On 29 September US regulators decide that AIG insurance will no longer be considered a threat to financial stability, removing its classification as “systemically important financial institution” (SIFI). The majority decision was taken by the Financial Stability Oversight Council, which decides whether non-bank financial companies are SIFIs. The decision frees the insurer from the threat of more stringent capital rules. In 2008 AIG needed a $185bn taxpayer bailout due to the impact of its derivatives portfolio. It has since disposed of half its $1tn in assets. After the announcement shares in AIG rose a percent in after-hours trading, giving it a market capitalisation of $55bn. Rival insurer Prudential Financial remains the only non-bank SIFI in the USA. In 2016 regulators withdrew the classification from General Electric’s financial services business, and MetLife successfully challenged its too big to fail status in court.
Big Four audit firms face heavy penalties for audit failures. On 15 August KPMG is fined over $6.2m by the US Securities and Exchanges Commission for its 2011 audit of oil and gas company Miller Energy. Charged for accounting fraud, Miller had overvalued certain assets by more than 100 times. On 16 August PwC is fined £5.1m by the UK Financial Reporting Council for “extensive misconduct” relating to the 2011 audit of the consultancy firm RSM Tenon. In South Africa, KPMG announces on 11 August that it has suspended its lead audit engagement partner pending the outcome of a review of work done for Gupta-linked companies. KPMG International announces a month later that the head of KPMG SA and seven senior executives will quit after an internal investigation found that work done for the politically connected Gupta family fell “considerably short” of the auditing firm’s standards.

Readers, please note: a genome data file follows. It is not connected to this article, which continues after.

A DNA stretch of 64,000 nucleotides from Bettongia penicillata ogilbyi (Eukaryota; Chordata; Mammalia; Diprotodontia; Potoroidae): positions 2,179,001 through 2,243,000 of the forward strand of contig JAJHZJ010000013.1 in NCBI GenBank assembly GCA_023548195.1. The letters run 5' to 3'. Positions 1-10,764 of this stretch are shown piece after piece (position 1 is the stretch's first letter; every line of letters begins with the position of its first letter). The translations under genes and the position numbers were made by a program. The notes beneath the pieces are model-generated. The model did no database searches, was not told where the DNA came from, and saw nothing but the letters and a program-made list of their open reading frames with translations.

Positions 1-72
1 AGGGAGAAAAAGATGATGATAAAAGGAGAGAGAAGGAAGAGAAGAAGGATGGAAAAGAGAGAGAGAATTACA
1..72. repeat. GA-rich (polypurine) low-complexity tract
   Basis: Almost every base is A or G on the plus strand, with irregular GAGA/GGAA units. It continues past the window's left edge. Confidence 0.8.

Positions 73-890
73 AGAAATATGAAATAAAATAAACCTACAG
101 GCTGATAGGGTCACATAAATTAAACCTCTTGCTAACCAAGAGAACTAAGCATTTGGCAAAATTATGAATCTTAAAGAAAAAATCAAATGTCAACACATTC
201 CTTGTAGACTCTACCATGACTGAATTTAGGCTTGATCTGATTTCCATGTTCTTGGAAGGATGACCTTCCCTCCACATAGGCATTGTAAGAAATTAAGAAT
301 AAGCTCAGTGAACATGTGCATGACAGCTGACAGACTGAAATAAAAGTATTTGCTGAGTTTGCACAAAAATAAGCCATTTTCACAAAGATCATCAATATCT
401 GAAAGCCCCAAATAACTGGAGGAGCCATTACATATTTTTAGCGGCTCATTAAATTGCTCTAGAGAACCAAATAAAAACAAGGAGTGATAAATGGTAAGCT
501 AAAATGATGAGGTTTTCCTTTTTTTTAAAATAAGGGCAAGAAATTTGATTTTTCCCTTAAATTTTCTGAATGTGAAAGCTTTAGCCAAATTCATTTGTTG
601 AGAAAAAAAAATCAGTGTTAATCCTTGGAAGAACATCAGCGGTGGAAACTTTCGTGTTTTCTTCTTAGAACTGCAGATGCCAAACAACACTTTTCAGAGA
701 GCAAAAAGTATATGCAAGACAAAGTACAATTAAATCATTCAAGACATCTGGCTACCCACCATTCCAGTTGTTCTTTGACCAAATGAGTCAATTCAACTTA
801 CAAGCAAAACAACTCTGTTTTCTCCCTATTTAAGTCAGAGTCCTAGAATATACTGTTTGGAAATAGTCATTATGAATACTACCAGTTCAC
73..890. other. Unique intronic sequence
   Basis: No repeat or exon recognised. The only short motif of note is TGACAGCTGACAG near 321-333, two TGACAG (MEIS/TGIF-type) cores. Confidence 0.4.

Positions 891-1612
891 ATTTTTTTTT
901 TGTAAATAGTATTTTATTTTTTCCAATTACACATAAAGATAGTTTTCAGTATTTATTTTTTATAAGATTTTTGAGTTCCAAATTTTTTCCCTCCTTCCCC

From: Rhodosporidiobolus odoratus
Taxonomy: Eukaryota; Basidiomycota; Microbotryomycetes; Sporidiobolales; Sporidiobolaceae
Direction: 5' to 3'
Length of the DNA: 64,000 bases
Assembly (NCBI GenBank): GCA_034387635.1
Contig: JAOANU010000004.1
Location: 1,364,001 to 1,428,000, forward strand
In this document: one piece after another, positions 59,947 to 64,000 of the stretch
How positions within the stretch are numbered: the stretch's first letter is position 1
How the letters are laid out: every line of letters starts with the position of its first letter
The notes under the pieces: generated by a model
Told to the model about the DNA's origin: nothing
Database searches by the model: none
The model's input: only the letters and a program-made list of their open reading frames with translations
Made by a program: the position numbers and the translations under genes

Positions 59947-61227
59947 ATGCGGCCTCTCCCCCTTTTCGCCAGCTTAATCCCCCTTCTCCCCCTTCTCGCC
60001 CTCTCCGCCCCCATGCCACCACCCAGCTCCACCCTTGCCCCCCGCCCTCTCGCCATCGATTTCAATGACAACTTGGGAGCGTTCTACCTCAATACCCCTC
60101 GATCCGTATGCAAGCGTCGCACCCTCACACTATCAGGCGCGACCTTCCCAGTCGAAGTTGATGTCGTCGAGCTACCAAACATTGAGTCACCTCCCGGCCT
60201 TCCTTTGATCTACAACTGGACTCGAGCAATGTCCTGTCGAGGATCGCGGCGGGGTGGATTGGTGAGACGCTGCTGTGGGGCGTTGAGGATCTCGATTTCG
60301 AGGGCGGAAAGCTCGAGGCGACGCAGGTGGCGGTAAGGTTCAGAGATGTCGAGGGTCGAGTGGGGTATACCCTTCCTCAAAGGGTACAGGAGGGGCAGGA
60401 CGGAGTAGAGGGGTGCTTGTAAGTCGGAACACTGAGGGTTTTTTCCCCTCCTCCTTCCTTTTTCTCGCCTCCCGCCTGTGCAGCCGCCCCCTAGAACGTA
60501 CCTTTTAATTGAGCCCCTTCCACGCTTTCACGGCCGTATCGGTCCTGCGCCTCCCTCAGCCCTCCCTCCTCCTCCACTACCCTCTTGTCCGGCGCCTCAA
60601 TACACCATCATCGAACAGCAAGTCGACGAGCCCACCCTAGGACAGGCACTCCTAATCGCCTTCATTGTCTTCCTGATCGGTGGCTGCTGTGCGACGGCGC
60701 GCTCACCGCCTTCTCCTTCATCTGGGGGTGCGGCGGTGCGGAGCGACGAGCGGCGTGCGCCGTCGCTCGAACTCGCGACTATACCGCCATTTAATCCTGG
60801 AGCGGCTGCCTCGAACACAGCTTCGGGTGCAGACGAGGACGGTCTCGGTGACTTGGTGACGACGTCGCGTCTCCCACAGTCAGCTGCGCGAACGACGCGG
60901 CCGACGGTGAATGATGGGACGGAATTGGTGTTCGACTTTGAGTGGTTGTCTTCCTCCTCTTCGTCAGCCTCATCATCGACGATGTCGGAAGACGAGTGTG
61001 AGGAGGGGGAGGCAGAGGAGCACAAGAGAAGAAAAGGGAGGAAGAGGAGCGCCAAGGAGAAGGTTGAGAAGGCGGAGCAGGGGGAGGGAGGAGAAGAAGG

On 6 July Environment Minister Nicolas Hulot announces that France will ban the sale of any car that uses petrol or diesel fuel by 2040. Three weeks later his example is followed by the UK Government, announcing that new diesel and petrol cars and vans will be banned in the UK as of 2040. At the same time BMW announces that an electric version of the Mini will be built in the UK from 2019. On 5 July Chinese-owned Volvo announces that all its new models will be electric or hybrid from 2019. Also in July, Tesla delivers its 1st Model 3 electrical car, a smaller version at USD $35,000 that will target the mainstream market. While electrical cars make up only about 1% of global car production, experts expect a major switch-over to electric cars by the mid-2020s. After 2040 petrol or diesel cars will be in the minority, with 70-80% of new vehicles expected to be electric in France and the UK by 2040.
On 29 June the FSB Taskforce on Climate-related Financial Disclosures publishes its Recommendations. Focused on climate-related “Financial” disclosures, they expect the disclosures to be included in annual financial reporting. The disclosures involved should reflect correct pricing of climate-related risks. The Recommendations provide guidance (e.g on KPIs) related to certain financial categories – core Elements of financial statements. The Recommendations related to Strategy and Metrics & Targets are subject to materiality assessment. Those on Governance and Risk Management are not subject to a materiality assessment, as the climate theme by definition is felt to be material for disclosure in these areas. It is assumed that listed companies of all sectors need to have Board oversight and defined management roles as well as processes for integrated risk management in place addressing climate change.
In its Financial Stability Review of 2 May, the South African Reserve Bank sights the probability of further downgrades to South Africa’s credit ratings. This may weaken the currency and lead to higher borrowing costs. In April the sovereign credit rating was cut to junk (debt “non-investment grade” or “speculative”) by both S&P Global Ratings and Fitch Ratings Ltd. Having South Africa at the 2nd lowest investment grade level, Moody’s prepares to visit the country for review. The catalyst for the downgrades was President Zuma firing Finance Minister Pravin Gordhan at the end of March in a cabinet reshuffle. Since then South Africa’s six-member banks index (incl Standard Bank Group and Barclays Africa Group) has plummeted more than 8%, making it the country’s worst performing stocks of the year. It is feared local banks will increasingly have to battle declining returns and rising bad debts in the year ahead.